This is a difficult position to be in for both me and Honda. We’ve a superbike shootout pitting the CBR1000RR SP against the likes of newer, technological-laden weapons from Aprilia, BMW, Ducati, Kawasaki and Yamaha, where the CBR is predisposed not to win that competition. But yet I’m about to give the bike a fairly glowing review with an individual score that may be higher than its shootout score.
How’s this possible? Let’s clarify that this a street test conducted within the bubble of a single-bike review judging the Honda on its own merits. That being said, and having ridden most of the bikes in our forthcoming superbike shootout, I’ll wager the Honda holds its own against the others.
I have to admit that not having all the technological distractions with which most superbikes are equipped was a refreshing experience. Just hop on, maybe adjust the levers and mirrors, and off you go – no power modes, TC, launch control or other settings to check or change. From there on the Honda’s flagship superbike provides a riding experience that can best be described as pure.
What Makes A 2015 CBR1000RR An SP Model?
| || |
When we last strapped a non-SP CBR1K to a dyno it produced 144.3 hp at 10,400 rpm and 74.6 lb-ft at 7500 rpm. With the SP’s hand-selected pistons and connecting rods (for complementary balance and weight), as well as an improved cylinder head, intake and exhaust tracts since our last dyno run, the SP should be outputting at least minimally more power. We’ll follow up with full dyno numbers in our shootout. I’m happy to report that the prevalence of TC elsewhere hasn’t dulled my ability to control this amount of power with only my brain and wrist.
The 999cc inline-Four mill powering the CBR1000RR SP is virtually vibe-free save some minor seat tingling found mostly in the mid-range. Power off the very bottom isn’t the engine’s strong point, but once out of the basement the CBR rushes forward with no discernible flat spots. Throttle manipulation is also pretty spot-on without the abruptness sometimes associated with fuel-injected bikes.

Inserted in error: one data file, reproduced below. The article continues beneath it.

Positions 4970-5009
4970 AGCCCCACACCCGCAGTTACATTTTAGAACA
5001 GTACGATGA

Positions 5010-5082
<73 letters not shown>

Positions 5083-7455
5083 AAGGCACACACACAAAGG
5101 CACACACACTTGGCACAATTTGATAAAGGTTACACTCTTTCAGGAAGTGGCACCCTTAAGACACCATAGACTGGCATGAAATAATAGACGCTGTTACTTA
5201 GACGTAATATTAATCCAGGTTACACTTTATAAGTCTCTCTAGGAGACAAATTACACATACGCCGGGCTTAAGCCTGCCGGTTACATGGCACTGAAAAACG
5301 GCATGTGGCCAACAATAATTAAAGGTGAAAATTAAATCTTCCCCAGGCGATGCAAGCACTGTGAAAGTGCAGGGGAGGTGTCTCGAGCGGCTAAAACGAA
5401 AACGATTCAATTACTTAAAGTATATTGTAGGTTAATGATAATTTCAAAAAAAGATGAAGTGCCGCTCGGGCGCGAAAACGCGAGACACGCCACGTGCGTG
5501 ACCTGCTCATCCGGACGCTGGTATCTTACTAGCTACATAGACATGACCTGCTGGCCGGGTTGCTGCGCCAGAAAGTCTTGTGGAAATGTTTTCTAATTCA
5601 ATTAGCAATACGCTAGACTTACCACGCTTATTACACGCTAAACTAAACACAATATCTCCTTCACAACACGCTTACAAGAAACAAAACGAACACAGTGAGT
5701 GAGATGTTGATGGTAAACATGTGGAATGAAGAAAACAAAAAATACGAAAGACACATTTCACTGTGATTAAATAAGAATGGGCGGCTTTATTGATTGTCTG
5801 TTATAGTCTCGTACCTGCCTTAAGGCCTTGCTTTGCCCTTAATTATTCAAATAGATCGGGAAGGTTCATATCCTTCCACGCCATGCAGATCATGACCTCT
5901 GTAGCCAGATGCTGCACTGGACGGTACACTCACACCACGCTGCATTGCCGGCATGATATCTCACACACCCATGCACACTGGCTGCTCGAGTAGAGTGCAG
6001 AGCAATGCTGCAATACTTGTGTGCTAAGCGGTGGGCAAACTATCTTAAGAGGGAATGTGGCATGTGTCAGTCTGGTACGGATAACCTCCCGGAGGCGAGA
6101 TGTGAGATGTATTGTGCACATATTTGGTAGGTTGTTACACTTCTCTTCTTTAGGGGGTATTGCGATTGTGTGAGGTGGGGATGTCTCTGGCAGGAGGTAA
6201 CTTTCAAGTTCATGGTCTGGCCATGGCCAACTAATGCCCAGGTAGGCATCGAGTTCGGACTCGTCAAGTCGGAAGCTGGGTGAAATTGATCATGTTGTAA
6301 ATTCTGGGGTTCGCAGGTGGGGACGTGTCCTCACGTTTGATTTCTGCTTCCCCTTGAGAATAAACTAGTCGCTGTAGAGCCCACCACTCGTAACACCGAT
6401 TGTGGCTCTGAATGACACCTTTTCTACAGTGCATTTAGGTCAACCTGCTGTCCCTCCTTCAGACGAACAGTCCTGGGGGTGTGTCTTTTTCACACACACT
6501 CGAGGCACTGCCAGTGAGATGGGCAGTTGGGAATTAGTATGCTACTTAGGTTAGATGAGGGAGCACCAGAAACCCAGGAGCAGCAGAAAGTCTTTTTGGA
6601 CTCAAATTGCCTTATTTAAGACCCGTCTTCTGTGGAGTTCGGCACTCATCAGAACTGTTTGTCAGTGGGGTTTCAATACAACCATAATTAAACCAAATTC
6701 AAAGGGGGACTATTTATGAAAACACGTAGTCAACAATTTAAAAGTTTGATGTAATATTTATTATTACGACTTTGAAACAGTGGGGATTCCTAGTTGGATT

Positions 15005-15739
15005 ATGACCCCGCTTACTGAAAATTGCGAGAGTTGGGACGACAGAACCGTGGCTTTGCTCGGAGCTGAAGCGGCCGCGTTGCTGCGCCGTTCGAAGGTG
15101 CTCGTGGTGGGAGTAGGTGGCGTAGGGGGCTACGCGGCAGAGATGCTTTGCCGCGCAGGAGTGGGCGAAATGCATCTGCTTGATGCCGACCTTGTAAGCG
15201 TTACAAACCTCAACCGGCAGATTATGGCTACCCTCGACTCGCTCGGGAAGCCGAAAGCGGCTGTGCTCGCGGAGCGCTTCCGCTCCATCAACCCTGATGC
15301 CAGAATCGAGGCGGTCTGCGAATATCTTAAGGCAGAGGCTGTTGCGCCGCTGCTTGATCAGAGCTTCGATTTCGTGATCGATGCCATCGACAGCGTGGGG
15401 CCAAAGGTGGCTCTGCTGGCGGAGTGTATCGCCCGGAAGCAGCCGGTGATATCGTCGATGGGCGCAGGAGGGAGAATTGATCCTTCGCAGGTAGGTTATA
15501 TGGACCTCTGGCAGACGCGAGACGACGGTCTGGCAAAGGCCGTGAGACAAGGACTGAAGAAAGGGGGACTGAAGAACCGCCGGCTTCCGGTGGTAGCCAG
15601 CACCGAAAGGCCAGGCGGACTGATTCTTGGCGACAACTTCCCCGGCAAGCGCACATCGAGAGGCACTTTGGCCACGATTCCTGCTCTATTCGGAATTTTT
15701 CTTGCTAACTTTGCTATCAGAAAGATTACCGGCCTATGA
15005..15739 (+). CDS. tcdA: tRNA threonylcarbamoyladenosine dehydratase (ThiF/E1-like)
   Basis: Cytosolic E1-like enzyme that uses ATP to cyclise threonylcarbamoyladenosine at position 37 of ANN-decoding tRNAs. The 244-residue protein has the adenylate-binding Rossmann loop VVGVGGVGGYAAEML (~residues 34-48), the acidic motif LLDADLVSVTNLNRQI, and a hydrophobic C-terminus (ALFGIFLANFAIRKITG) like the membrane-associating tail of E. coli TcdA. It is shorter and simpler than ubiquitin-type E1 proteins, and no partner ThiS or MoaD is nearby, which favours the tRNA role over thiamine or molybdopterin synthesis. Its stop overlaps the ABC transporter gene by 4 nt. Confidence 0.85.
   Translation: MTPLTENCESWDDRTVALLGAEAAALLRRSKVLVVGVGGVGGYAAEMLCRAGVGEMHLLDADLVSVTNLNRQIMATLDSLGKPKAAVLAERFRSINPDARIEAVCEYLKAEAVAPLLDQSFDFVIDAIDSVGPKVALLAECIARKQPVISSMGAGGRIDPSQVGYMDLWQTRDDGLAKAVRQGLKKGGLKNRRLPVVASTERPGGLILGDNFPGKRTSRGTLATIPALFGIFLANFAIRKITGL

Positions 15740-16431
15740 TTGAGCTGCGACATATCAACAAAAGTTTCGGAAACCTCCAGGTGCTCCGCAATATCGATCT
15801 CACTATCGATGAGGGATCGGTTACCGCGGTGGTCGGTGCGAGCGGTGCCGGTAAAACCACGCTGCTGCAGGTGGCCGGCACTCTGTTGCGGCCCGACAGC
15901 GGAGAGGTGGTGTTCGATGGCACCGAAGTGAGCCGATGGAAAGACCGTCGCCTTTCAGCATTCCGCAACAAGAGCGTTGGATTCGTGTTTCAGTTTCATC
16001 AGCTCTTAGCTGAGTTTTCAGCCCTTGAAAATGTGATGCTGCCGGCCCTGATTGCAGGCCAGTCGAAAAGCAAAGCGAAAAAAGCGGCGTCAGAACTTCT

The 43mm fully adjustable inverted Öhlins fork and TTX shock are the stars of this SP show. Massaged and valved to Honda’s specifications, the units provide the kind of suppleness and control only expensive, top-shelf suspension units can. In their stock settings on the street there’s not much, if anything, to complain about. Once we get the CBR on the track, we’ll see just how well these Öhlins units stack up against the suspensions of the other participants.
Since we last tested the CBR1K, Honda revised its seating position by moving the footpegs 10mm rearward, and the clip-ons angled five degrees lower and spread out five degrees more. While this doesn’t enhance its level of streetable comfort, it should result in better ergonomics for track riding. The seat’s also said to be a little firmer than it was before, but without an older model with which to compare, it’s impossible to know for sure. However, the seat didn’t seem necessarily hard, as neither me nor photographer-along-for-the-ride, Evans Brasfield, noted any complaints about seat rigidity.
With all the talk of the CBR’s barren wardrobe of technology, it should be noted that the bike does come equipped with a slipper clutch. It’s a welcome rider aid that helps during aggressive street riding, but it’ll be appreciated even more when circulating at track speeds where aggression level are higher than those on the street.
|+ Highs ||– Sighs |
For all those purists out there, the 2015 CBR1000RR SP, or it’s non-SP stablemate, may be your last chance to purchase a brand new literbike without all the techno gadgetry. And while the CBR may be a tough sell against the likes of Yamaha’s R1 and its technological arsenal, you can look at it as the CBR1000RR SP costing $166,701 less than the RC213V-S while putting out around 60 extra horsepower.
|2015 Honda CBR1000RR SP Specifications|
|Engine Type||liquid-cooled inline four-cylinder|
|Bore x Stroke||76mm x 55.1mm|
|Fuel System||Programmed Dual Stage Fuel Injection (PGM-DSFI) with 46mm throttle bodies, Denso 12-hole injectors|
|Final Drive||#530 O-ring-sealed chain|
|Front Suspension||43mm Ohlins inverted fork with spring-preload, rebound and compression damping-adjustability|
|Rear Suspension||Unit Pro-Link Ohlins Shock with spring-preload, rebound and compression-damping adjustability|
|Front Brakes||Brembo four piston calipers with floating 320mm dual discs|
|Rear Brakes||Single piston caliper 220mm disc|
|Front Tire||120/70ZR-17 radial|
|Rear Tire||190/50ZR-17 radial|
|Seat Height||32.2 in.|
|Rake/Trail||23.0°/96.0mm (3.7 in.)|
|Curb Weight||440.9 lbs. (claimed)|
|Fuel Capacity||4.6 gal.|
|Colors||Repsol Champion Special|
|Warranty||Transferable one-year, unlimited-mileage limited|
Indian has filed a patent application for a modular motorcycle design that may reveal the production version of the FTR1200…
Variable Valve Timing for the New 1250 Boxer